The Lottery - Daniel 1 The Lottery In Shirley Jackson's gothic tale The Lottery she shows that things are not always what they appear to be Evil is

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Daniel 1 The Lottery In Shirley Jackson’s gothic tale, The Lottery, she shows that things are not always what they appear to be. Evil is hidden in the innocence of the lottery. A village with a population of about 300 people gathers on the morning of June 27 th to begin the lottery and quickly get it over with. Young boys begin the day by creating a large pile of stones, as the girls stand around and watch. It seems like a normal day; yet there is a sense of restraint among the villagers. A black box is brought in the center of the people and is set upon a stool. One member from each family in the village walks up to the box and draws a folded slip of paper. After each family has a slip of paper, they open it to see who has the slip with the darkened black dot on it. Each member of this unfortunate family must then draw another slip of paper. The person who has the black dot is then stoned to death by the rest of the village, including his/her own family. The theme in this tale is that things are not always as one might perceive them to be. It shows that mass psychology can convince people to follow a mindless tradition, never thinking about their beliefs and values. The lottery is a tradition that has been around for many years in which the village fails to see the evil. Jackson develops the plot of “The Lottery” by a series of small events leading up to the major event. First, the children arrive and begin playing around exuberantly. Some of the young boys gather a pile of stones together while others run around laughing. As the men arrive at the lottery, they stand around talking about usual things such as tractors and taxes. They began making quiet jokes, but merely smiling rather than laughing. The women arrive shortly after the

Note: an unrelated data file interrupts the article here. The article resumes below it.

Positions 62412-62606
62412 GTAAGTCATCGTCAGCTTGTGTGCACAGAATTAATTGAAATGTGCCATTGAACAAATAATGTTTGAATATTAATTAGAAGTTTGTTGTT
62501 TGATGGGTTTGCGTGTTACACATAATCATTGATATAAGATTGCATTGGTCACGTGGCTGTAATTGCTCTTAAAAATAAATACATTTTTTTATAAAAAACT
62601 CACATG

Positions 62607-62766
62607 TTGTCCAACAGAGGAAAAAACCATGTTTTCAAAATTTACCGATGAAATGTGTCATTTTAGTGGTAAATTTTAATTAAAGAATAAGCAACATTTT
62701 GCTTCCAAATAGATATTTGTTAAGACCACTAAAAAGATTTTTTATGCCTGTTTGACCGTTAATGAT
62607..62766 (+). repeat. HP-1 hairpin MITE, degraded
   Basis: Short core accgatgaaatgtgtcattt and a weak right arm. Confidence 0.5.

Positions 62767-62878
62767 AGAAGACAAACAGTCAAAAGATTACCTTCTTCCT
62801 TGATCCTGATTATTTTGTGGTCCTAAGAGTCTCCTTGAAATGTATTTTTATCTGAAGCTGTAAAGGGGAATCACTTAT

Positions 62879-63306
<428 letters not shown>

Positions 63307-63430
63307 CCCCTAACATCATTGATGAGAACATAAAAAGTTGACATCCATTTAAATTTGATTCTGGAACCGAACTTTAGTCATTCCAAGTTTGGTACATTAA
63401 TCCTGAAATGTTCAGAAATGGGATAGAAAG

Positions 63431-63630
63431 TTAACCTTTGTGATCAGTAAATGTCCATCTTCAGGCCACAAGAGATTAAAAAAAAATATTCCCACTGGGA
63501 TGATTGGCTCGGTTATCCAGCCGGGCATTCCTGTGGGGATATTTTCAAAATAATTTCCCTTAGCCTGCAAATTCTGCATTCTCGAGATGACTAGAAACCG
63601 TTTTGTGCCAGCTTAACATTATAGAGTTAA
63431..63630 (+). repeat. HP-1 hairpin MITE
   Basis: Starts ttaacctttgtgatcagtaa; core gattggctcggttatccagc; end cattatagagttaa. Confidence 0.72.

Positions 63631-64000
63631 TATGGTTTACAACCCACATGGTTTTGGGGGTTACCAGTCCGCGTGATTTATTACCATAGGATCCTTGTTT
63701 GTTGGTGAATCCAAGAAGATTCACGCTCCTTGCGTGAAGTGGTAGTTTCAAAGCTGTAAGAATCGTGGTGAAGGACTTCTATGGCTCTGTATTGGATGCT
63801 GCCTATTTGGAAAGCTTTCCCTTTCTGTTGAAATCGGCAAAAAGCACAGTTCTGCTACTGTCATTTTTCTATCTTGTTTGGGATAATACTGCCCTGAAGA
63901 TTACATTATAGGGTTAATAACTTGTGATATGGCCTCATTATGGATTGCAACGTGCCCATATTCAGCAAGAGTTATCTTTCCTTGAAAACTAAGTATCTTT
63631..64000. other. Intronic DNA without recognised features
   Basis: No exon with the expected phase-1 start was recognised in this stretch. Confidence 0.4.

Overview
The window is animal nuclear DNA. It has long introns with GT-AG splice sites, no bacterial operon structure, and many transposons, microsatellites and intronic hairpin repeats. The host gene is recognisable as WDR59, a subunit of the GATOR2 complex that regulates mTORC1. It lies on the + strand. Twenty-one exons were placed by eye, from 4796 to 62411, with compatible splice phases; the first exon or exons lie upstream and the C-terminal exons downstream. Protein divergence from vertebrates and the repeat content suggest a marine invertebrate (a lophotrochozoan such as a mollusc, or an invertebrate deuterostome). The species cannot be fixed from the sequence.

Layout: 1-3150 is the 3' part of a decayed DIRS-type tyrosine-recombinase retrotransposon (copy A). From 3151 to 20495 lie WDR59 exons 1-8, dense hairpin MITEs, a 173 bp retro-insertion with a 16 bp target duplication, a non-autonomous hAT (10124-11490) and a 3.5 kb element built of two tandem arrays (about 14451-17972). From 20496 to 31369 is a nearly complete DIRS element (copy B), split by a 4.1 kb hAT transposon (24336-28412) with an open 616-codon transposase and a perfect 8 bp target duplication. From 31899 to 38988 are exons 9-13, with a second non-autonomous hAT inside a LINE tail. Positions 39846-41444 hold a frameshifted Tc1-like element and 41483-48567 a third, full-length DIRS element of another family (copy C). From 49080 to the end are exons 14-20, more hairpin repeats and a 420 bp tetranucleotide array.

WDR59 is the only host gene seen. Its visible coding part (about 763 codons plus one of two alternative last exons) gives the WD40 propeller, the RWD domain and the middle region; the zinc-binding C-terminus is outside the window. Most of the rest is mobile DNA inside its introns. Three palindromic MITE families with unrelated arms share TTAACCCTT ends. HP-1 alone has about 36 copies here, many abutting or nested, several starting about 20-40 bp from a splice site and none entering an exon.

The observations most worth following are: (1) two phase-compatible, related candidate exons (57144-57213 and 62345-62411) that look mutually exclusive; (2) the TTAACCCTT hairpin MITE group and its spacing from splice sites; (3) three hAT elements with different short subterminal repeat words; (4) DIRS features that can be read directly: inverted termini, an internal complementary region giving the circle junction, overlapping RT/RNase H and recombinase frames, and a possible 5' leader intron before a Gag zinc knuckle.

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This essay was uploaded on 04/17/2008 for the course ENG 104 taught by Professor Maget during the Fall '08 term at University of Findlay.

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The Lottery - Daniel 1 The Lottery In Shirley Jackson's gothic tale The Lottery she shows that things are not always what they appear to be Evil is

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